But, as I said, DIFF is a good predictor. Here are the run differentials for the teams who made the post season in 2009:

Yankees (AL East) +162
Twins (AL Central) +52
Angels (AL West) +122
Red Sox (AL WC) +136
Phillies (NL East) +111
Cardinals (NL Central) +90
Dodgers (NL West) +169
Rockies (NL WC) +89

Now, here are the run differentials for the teams currently leading their divisions (and the wild card) as of August 24, 2010:

Yankees (AL East) +167
Twins (AL Central) +98
Rangers (AL West) +91
Rays (AL WC) +146
Braves (NL East) +117
Reds (NL Central) +90
Padres (NL West) +123
Phillies (NL WC) +70

Compare this with the Dodgers’ DIFF, through tonight’s game, of +5. Okay, it’s not a negative number. But also note that the teams between the Dodgers and the Padres–the Giants and Rockies–have DIFFs of +68 and +33.

[Going back to the 1995 Mariners. Their DIFF for the full season of 1995 was +88 (April-August: +43, September-October: +45).]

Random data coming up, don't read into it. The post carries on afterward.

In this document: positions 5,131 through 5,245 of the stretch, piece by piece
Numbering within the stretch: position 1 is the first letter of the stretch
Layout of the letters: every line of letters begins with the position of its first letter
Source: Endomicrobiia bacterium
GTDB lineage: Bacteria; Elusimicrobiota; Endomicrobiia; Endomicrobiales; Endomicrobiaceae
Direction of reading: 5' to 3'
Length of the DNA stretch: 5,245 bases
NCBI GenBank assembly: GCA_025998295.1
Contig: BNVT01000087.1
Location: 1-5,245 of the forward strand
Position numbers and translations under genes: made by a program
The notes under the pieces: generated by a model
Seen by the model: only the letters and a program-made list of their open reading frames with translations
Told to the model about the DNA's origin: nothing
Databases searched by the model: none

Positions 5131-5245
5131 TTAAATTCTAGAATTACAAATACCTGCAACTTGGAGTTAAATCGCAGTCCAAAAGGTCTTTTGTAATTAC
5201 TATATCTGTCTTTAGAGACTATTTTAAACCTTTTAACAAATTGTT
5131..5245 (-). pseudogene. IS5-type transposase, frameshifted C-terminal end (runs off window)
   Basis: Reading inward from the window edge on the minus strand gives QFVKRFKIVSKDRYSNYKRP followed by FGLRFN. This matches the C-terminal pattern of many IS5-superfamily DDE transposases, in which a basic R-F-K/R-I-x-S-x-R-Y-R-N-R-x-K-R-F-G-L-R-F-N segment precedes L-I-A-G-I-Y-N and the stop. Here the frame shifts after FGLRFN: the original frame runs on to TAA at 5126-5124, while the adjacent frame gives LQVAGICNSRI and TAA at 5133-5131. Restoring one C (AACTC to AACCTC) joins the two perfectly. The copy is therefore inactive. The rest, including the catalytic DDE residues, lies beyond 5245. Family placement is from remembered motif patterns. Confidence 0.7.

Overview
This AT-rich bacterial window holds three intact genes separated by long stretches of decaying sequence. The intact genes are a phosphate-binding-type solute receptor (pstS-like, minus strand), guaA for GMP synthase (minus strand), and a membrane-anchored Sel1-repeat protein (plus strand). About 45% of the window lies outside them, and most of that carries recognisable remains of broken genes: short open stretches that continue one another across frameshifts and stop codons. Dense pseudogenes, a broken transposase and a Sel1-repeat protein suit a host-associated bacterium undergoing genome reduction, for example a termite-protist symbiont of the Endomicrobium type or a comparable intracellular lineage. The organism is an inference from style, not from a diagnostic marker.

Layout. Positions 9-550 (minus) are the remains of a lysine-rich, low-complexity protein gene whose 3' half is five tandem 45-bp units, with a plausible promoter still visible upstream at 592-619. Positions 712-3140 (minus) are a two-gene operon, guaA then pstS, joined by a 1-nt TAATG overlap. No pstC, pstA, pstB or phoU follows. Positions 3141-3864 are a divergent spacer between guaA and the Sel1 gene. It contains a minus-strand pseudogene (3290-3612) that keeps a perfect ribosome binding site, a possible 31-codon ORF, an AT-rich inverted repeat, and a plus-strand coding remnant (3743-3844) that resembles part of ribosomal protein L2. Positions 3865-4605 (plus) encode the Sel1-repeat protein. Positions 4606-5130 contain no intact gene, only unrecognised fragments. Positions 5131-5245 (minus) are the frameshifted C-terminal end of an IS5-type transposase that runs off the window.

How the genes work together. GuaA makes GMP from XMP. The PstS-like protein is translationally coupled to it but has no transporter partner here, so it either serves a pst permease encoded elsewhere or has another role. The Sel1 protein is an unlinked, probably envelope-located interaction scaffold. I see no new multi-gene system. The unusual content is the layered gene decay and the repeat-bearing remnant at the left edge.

Does it look to you like the Dodgers really still have a shot?

But what’s wrong with having a positive outlook? What’s so wrong with Sarah saying that the Dodgers are still in it? “Ms. Vamp, why must you be sooooo negative?”

The problem is not with Sarah or any fan having a positive outlook: the problem is when the Dodgers’ front office has an unrealistic view of the team’s situation. In a perfect world, they would have recognized before July 31 that it was over for them, and not traded away youth for age–e.g, not traded Blake Dewitt for Ryan “TOOTBLAN” Theriot, and James McDonald and Andrew Lambo for Octavio “Don’t Ask” Dotel.

It’s too late for general manager Ned Colletti and the Dodgers to undo the deals that preceded the July 31 deadline.